The state of the View

2017 was a year of personal growth for me.

At various points throughout the year, I found myself questioning why I was doing something that was not making me happy. Why was I trying so hard to foster a friendship that felt so one-sided? Why was I shopping at a store when their products didn’t appeal to me anymore? Why was I trying so hard to be accepted by a group of people when their interests were the polar opposite of mine?

Why was I wasting my time?

A few major events occurred this year that shook me to my core and strengthened my resolve to live a more authentic life.

Chris Cornell‘s death on May 18 was unexpected and heartbreaking. I didn’t become a fan of his until his work with Audioslave, but once I did I worked my way backward and understood why he was a such a well-respected artist. I mourned the loss of a good human being and the fact that I would never hear my favourite Audioslave song, Like a Stone, performed live. It was a harsh reminder that we never know how long we have with the special people in our life and we need to appreciate the time we have with them.

We were in London the night of the terrorist attack at London Bridge and Borough Market on June 3. Luckily my husband and I were in our hotel room at the time, but we had been in the exact same area the day before. It was a chilling feeling to know we were so close to tragedy, and yet a huge part of me felt so far removed from it because in my mind we were still in Canada just watching the events unfold on the BBC. I’m still surprised that I was unfazed and ready to continue sightseeing the day after. The event really didn’t hit me until we came home, and I’ve struggled with wanting to travel far from home ever since.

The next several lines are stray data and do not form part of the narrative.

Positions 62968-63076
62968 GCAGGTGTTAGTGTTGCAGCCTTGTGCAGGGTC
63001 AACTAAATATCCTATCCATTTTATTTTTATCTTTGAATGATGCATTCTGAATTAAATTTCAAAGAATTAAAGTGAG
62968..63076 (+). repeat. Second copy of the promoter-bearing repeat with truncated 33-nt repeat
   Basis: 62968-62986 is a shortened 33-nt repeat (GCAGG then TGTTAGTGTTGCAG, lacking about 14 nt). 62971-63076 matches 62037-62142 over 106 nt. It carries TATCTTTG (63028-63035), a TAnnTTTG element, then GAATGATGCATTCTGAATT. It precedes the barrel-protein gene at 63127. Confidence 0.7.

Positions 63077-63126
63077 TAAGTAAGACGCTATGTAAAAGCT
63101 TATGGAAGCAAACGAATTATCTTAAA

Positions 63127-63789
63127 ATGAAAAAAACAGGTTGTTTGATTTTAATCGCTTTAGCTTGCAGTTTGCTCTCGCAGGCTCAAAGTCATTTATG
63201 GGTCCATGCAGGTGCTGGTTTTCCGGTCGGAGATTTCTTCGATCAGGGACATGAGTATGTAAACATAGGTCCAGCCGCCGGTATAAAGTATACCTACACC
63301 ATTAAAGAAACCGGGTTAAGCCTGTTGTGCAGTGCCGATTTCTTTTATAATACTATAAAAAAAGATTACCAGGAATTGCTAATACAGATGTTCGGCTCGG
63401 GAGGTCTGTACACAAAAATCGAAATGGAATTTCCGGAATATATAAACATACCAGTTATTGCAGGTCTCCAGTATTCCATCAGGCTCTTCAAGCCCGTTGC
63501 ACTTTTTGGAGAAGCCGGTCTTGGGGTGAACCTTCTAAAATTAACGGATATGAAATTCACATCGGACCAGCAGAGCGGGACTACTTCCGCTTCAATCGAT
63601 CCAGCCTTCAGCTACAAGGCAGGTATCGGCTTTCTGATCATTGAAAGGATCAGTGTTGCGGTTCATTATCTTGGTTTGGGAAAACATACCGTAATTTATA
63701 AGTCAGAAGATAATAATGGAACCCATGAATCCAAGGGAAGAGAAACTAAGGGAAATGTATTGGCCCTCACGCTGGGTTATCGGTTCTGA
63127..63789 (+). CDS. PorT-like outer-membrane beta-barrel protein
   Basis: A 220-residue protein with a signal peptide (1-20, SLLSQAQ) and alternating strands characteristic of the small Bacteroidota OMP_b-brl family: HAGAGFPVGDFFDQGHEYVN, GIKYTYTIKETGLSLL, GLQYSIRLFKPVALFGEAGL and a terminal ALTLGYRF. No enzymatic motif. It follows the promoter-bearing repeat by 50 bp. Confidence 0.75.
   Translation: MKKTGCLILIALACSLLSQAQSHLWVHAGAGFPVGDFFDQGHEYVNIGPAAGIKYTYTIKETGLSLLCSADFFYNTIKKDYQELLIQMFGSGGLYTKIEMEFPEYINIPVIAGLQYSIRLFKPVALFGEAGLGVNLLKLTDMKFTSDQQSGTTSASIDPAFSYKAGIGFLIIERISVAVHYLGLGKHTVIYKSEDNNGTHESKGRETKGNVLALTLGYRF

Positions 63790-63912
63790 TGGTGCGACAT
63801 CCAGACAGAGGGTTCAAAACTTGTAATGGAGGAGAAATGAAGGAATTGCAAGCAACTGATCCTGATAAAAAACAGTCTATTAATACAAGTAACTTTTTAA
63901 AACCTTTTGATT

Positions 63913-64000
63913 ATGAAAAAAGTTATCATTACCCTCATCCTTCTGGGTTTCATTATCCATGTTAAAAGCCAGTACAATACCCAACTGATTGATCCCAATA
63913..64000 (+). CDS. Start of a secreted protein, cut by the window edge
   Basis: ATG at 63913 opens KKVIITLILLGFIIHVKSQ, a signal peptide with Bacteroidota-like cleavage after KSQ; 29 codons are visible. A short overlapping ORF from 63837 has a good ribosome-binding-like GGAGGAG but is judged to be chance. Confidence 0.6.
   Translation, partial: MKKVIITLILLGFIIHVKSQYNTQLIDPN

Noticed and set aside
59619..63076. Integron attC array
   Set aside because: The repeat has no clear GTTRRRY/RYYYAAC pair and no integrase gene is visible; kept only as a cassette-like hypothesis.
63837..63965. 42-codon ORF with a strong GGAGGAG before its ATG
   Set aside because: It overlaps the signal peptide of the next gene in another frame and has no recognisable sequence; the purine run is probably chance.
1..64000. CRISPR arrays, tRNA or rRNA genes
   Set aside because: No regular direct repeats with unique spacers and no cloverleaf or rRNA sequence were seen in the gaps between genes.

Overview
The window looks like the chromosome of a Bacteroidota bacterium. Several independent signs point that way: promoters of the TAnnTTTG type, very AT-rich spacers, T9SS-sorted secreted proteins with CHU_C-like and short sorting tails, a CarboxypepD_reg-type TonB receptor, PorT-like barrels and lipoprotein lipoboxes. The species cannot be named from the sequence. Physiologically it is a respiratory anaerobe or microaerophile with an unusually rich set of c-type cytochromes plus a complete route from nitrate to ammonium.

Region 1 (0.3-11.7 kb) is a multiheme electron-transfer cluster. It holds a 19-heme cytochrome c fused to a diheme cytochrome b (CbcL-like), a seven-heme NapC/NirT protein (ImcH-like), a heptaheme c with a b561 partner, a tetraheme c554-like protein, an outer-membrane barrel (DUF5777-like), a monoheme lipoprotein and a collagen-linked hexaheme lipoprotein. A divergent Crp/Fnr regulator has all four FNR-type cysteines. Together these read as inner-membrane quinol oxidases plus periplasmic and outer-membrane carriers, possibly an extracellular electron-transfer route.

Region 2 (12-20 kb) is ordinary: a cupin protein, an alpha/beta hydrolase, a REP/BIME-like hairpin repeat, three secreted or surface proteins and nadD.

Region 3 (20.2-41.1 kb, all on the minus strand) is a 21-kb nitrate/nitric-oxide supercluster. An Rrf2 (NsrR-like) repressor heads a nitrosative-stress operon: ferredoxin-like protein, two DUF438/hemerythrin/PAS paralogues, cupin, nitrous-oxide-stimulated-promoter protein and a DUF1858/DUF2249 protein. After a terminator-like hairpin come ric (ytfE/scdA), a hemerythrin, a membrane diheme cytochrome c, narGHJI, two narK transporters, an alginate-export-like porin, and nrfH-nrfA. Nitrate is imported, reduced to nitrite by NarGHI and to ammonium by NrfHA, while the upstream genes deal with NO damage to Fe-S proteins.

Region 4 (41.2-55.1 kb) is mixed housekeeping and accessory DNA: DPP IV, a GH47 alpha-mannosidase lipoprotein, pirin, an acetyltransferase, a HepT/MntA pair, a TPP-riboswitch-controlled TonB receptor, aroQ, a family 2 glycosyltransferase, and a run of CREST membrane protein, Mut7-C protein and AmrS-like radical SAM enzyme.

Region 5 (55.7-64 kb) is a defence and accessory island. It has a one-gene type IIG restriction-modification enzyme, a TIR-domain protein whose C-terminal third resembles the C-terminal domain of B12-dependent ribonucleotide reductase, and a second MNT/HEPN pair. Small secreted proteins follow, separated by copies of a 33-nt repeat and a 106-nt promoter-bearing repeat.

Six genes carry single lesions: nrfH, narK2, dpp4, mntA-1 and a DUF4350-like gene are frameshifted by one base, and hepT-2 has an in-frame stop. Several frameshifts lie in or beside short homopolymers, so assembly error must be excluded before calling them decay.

Then I lost my hero.

Chester Bennington, the lead singer of Linkin Park, passed away on July 20. I became a fan of Linkin Park just as I was finishing grade 12, and their music helped me through the years that followed as I transitioned into adult life. It was Chester’s voice, his raging scream, and his raw emotion that helped me feel like I wasn’t alone in the myriad of emotions I was experiencing at the time — Chester was with me. When he died, I felt gutted and abandoned. I still feel abandoned and find myself crying whenever I think of him. He helped me get through 17 years of my life and I was unsure how I was going to go on without him. I still can’t listen to any music by Linkin Park because hearing Chester’s voice hurts so much. As a way to sort of hold onto Chester forever, I got my first tattoo on August 4 of the six-sided Linkin Park logo behind my right ear (my right side is my dominant side). The placement behind my ear symbolizes how I became a fan through their music. The placement on my head symbolizes Chester’s struggle with mental illness.

Now he is always with me.

These three events helped steer me towards becoming my authentic self. I’ve felt like I’ve wasted a lot of my time with things I shouldn’t have so I have shifted my focus to doing more for me: I surround myself with people I like being with,  I do more of what I enjoy, and I’m getting better at putting myself first.

Which is why I’ve decided to push my blog to the side indefinitely.